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Classical C. P. Frahm

1. Introduction . . . . . . . . . . . . . . . . . . . . . . . . . . . . . . . . . . . . . . . . . . . . . . 1
2. Procedures . . . . . . . . . . . . . . . . . . . . . . . . . . . . . . . . . . . . . . . . . . . . . . . . 2

Mechanics Acknowledgments. . . . . . . . . . . . . . . . . . . . . . . . . . . . . . . . . . . . . . . . . . . .9

Project PHYSNET · Physics Bldg. · Michigan State University · East Lansing, MI

ID Sheet: MISN-0-493

Title: Newtonian Mechanics - Single Particle OF PROJECT PHYSNET

Author: C. P. Frahm, Physics Dept., Illinois State Univ
The goal of our project is to assist a network of educators and scientists in
Version: 10/18/2001 Evaluation: Stage B0 transferring physics from one person to another. We support manuscript
processing and distribution, along with communication and information
Length: 2 hr; 15 pages
systems. We also work with employers to identify basic scientific skills
Input Skills: as well as physics topics that are needed in science and technology. A
number of our publications are aimed at assisting users in acquiring such
1. Manipulate vectors analytically (MISN-0-492).
2. Evaluate the gradient of a given function (MISN-0-492).
3. Evaluate simple line integrals (MISN-0-492). Our publications are designed: (i) to be updated quickly in response to
field tests and new scientific developments; (ii) to be used in both class-
Output Skills (Knowledge): room and professional settings; (iii) to show the prerequisite dependen-
K1. Briefly outline the conceptual foundations of Newtonian mechan- cies existing among the various chunks of physics knowledge and skill,
ics including statements about: absolute space, absolute time, as a guide both to mental organization and to use of the materials; and
Galilean relativity and inertial frames, particles, inertial mass and (iv) to be adapted quickly to specific user needs ranging from single-skill
force, Newton’s three laws of particle motion. instruction to complete custom textbooks.
K2. Derive these laws for a single particle starting from Newton’s sec- New authors, reviewers and field testers are welcome.
ond law: conservation of linear momentum, conservation of an-
gular momentum, conservation of kinetic energy, conservation of PROJECT STAFF
mechanical energy.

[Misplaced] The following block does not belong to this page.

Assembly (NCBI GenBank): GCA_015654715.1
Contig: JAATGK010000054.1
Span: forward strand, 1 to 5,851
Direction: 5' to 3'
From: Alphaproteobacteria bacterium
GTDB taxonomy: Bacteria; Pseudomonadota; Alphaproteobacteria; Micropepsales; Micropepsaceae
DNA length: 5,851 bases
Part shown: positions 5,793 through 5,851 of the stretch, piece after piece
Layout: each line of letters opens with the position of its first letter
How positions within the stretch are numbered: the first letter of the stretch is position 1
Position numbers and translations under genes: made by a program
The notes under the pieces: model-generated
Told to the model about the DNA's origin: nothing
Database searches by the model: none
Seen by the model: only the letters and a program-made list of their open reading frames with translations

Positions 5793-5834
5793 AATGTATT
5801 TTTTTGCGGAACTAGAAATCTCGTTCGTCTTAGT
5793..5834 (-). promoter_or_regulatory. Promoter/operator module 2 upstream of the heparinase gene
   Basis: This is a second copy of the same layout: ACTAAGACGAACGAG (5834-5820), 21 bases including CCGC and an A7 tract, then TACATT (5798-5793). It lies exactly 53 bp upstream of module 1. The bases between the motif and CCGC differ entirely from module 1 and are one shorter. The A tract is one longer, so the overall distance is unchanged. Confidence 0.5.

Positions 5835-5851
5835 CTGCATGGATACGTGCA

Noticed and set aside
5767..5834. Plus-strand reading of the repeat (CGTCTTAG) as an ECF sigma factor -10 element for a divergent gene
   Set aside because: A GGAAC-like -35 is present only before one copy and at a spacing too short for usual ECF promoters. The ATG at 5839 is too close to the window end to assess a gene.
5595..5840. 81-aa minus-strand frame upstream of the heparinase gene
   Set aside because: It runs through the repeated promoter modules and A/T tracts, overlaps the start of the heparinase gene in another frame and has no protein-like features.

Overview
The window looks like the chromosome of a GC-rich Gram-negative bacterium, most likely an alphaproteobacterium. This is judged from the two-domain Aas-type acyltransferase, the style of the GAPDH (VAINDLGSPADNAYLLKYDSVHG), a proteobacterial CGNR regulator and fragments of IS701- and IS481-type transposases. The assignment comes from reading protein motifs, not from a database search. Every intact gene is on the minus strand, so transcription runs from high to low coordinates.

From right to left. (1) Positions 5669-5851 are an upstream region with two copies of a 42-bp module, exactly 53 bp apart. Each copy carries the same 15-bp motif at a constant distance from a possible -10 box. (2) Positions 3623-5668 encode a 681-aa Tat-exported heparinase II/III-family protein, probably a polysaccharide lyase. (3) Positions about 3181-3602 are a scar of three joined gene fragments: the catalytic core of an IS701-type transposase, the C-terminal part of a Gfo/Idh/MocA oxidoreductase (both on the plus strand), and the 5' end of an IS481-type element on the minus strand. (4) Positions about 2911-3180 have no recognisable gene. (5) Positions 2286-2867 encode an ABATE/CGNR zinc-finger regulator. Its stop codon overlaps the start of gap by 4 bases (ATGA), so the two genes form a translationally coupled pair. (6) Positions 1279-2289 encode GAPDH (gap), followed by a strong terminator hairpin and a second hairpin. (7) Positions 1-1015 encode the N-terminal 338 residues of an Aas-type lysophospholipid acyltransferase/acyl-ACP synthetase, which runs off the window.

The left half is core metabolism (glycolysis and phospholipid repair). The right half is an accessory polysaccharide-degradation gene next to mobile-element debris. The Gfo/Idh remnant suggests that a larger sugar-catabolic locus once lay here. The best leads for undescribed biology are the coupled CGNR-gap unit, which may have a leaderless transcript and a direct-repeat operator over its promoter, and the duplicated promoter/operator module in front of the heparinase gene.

K3. State the relations between: impulse and momentum, torque Andrew Schnepp Webmaster
and angular momentum, angular impulse and angular momen- Eugene Kales Graphics
tum, power and kinetic energy, work and kinetic energy, non- Peter Signell Project Director
conservative power and mechanical energy, non-conservative work
and mechanical energy.
Output Skills (Problem Solving):
S1. Solve problems of the types assigned in the module’s Procedures D. Alan Bromley Yale University
section. E. Leonard Jossem The Ohio State University
A. A. Strassenburg S. U. N. Y., Stony Brook
External Resources (Required):
1. J. Marion, Classical Dynamics, Academic Press (1988). Views expressed in a module are those of the module author(s) and are
not necessarily those of other project participants.
2. D. T. Greenwood, Principles of Dynamics, Prentice-Hall (1965).
3. R. T. Weidener and Sells, Elementary Classical Physics, Vol. I, Al- c 2001, Peter Signell for Project PHYSNET, Physics-Astronomy Bldg.,
lyn and Bacon (1965). Mich. State Univ., E. Lansing, MI 48824; (517) 355-3784. For our liberal
use policies see:

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NEWTONIAN MECHANICS - SINGLE PARTICLE the time evolution (predictor) role of the second law. Some fundamental
and useful consequences of the second law will also be covered along with
by some applications to single particle motion.
C. P. Frahm
2. Procedures
1. Introduction 1. Read Symon, section 1-4, for a good overview of the controversy that
This unit reviews the fundamentals of Newtonian mechanics as em- continues to surround the conceptual foundations of Newtonian me-
bodied in Newton’s famous three laws of particle motion. These three laws chanics.
were stated by Newton in his Principia of 1687 in a form similar to that Optional reading (giving varying textbook viewpoints): Konopinski,
commonly used today. There is hardly a physicist now alive who would pp. 30 - 40 (elaborate discussion)
dispute the importance of these three laws and the attendant concepts Goldstein, p. 1 (dispenses with the whole problem in a few sentences)
enunciated by Newton. Despite this there is even today considerable con-
troversy as to the significance, content and meaning (or lack of) of each Marion, pp. 43 - 54 (adopts a point of view in which the author of this
of the three laws. In fact a quick look at a half dozen mechanics texts study guide does not concur).
will reveal a half dozen approaches to Newton’s laws. Arthur and Fenster, p. 94 (makes a few statements to which the author
The central issue in the controversy is the status of the second law. of this study guide does concur.)
Newton, in his principia, failed to make clear the meaning of force. Con- Greenwood, pp. 19 - 25 (an engineering approach which has some very
sequently, many authors seize upon the second law as a definition of force definite advantages).
while others claim that it is more than a mere definition. Its current usage
as a tool for predicting the future behavior of a particle from a knowledge a. Newton assumed that there was a rigid underlying framework -
of the particles mechanical environment would certainly indicate that the a sort of stage - in which particle motion occurred. This so-called
second law is more than a definition. It implies that it is a fundamental absolute space was unchanging and unchangeable. It was relative to
law of nature which gives the time evolution of a mechanical system. This this framework that the motion of particles was to be described by
latter point of view will be adopted in this course. the three laws of particle motion. Newton also assumed an absolute,
unchanging, uniformly flowing time.
Also involved in the controversy is the cause-and-effect relationship Although Newton assumed the existence of absolute space, he real-